Defendants moved to dismiss the complaint. Following arguments of counsel on the motion, the court dismissed the complaint for its failure to show the existence of any expectancy or of any fiduciary or confidential relationship. Plaintiff filed a motion to reconsider and vacate the order which was denied. Plaintiff appeals.
Plaintiff seeks damages from defendants for their tortious interference with her expectancy. The “expectancy” upon which plaintiff bases her claim is the bequest made to her in decedent’s revoked 1976 will.
Defendants counter, however, that plaintiff, a nonheir, has no *496recognizable expectancy in the decedent’s estate with which they could interfere. Defendants argue that a will has no force to confer any rights until admitted into probate and that the copy of the 1976 will upon which plaintiff relies has never been so admitted. Therefore, plaintiff has no expectancy in decedent’s estate upon which her action may be based. While defendants cite no Illinois case which bars plaintiff’s action for damages, plaintiff cites Lowe Foundation v. Northern Trust Co. (1951), 342 Ill. App. 379, 96 N.E.2d 831, for support.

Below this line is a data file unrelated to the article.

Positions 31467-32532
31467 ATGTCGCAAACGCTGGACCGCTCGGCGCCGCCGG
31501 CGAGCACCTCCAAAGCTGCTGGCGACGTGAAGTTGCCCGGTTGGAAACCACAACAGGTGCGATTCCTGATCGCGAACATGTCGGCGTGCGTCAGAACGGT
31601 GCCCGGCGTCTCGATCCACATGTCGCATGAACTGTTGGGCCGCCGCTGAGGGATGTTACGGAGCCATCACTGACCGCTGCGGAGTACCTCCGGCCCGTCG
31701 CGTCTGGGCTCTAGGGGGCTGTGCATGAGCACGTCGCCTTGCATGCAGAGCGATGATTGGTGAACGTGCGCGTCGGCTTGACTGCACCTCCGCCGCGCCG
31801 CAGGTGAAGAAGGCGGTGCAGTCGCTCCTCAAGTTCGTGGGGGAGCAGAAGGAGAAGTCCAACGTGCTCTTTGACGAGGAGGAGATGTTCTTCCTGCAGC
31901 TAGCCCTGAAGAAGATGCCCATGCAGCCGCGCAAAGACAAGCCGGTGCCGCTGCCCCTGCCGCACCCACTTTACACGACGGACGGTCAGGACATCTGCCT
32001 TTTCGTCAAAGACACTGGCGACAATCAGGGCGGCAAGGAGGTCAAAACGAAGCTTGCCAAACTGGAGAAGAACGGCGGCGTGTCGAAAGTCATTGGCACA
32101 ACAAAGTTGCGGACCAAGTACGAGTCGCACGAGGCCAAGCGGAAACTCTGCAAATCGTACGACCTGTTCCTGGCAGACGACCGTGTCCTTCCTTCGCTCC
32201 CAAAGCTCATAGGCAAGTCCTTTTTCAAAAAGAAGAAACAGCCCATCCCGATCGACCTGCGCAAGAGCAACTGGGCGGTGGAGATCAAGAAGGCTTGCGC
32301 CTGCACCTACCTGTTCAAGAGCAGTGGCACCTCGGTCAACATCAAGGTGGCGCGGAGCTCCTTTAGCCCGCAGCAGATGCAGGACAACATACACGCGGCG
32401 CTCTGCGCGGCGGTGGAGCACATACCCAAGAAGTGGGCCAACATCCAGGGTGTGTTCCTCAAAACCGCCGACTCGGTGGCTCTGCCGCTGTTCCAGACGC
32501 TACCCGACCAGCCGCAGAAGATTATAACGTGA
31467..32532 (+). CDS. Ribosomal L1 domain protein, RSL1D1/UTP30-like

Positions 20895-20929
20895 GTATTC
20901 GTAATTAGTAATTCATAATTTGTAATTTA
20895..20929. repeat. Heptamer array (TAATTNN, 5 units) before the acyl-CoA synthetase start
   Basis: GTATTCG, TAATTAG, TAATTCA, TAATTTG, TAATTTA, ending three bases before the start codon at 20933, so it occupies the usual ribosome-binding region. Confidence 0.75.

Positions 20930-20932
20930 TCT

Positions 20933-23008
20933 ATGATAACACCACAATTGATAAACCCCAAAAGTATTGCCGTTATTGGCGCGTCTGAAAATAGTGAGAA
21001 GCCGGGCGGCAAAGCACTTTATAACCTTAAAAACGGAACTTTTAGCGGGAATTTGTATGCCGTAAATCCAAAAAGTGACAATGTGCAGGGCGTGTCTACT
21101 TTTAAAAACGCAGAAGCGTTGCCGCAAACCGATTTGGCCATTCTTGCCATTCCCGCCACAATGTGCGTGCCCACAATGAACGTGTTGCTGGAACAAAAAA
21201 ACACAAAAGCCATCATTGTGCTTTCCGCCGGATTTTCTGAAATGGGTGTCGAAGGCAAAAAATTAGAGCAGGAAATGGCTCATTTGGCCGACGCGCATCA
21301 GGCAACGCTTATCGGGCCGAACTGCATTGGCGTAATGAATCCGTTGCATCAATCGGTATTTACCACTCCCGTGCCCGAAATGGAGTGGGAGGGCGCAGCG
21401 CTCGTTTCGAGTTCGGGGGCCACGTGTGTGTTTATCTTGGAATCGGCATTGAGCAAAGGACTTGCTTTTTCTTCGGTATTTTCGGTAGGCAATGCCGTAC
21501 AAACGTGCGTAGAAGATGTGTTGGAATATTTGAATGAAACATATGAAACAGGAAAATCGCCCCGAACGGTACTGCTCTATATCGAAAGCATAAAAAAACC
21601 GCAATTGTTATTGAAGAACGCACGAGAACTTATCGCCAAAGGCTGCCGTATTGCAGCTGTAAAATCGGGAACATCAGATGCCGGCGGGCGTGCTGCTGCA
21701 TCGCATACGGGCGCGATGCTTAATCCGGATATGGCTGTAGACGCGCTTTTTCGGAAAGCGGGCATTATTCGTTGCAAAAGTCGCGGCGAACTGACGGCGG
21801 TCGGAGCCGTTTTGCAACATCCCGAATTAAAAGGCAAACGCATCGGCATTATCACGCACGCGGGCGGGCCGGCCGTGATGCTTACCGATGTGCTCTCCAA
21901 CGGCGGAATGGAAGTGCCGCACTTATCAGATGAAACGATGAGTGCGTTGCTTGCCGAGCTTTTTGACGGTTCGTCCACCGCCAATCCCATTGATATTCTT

In Lowe, the complaint alleged that decedent resided in a home for Christian Scientists maintained by plaintiff in the case. During his residency there decedent called plaintiff’s attorney and expressed a desire to bequeath $500,000 to plaintiff. Decedent signed a holographic codicil making this bequest. Another typed codicil was prepared by the plaintiff’s attorney and signed by decedent in the presence of witnesses but the amount of the bequest was left blank. Defendant, an attorney and associate of decedent, told him that $500,000 would exhaust his estate, whereupon the typed codicil was destroyed. The next day decedent was removed from the home by certain of his advisors. Plaintiff’s complaint also alleged that when removed from the home decedent was kept in isolation and induced to sign a new codicil to his will purporting to cancel all other codicils except for one not pertinent here. Subsequently, decedent died. The plaintiff attempted to have the holographic codicil admitted to probate, but it was denied admission. Plaintiff appealed that denial, but the appeal was dismissed upon plaintiff’s own motion, whereupon plaintiff instituted the action in Lowe. Included in the relief sought by plaintiff were damages in the amount of $500,000 for wrongful interference with decedent’s intended testamentary disposition to plaintiff. The complaint was dismissed.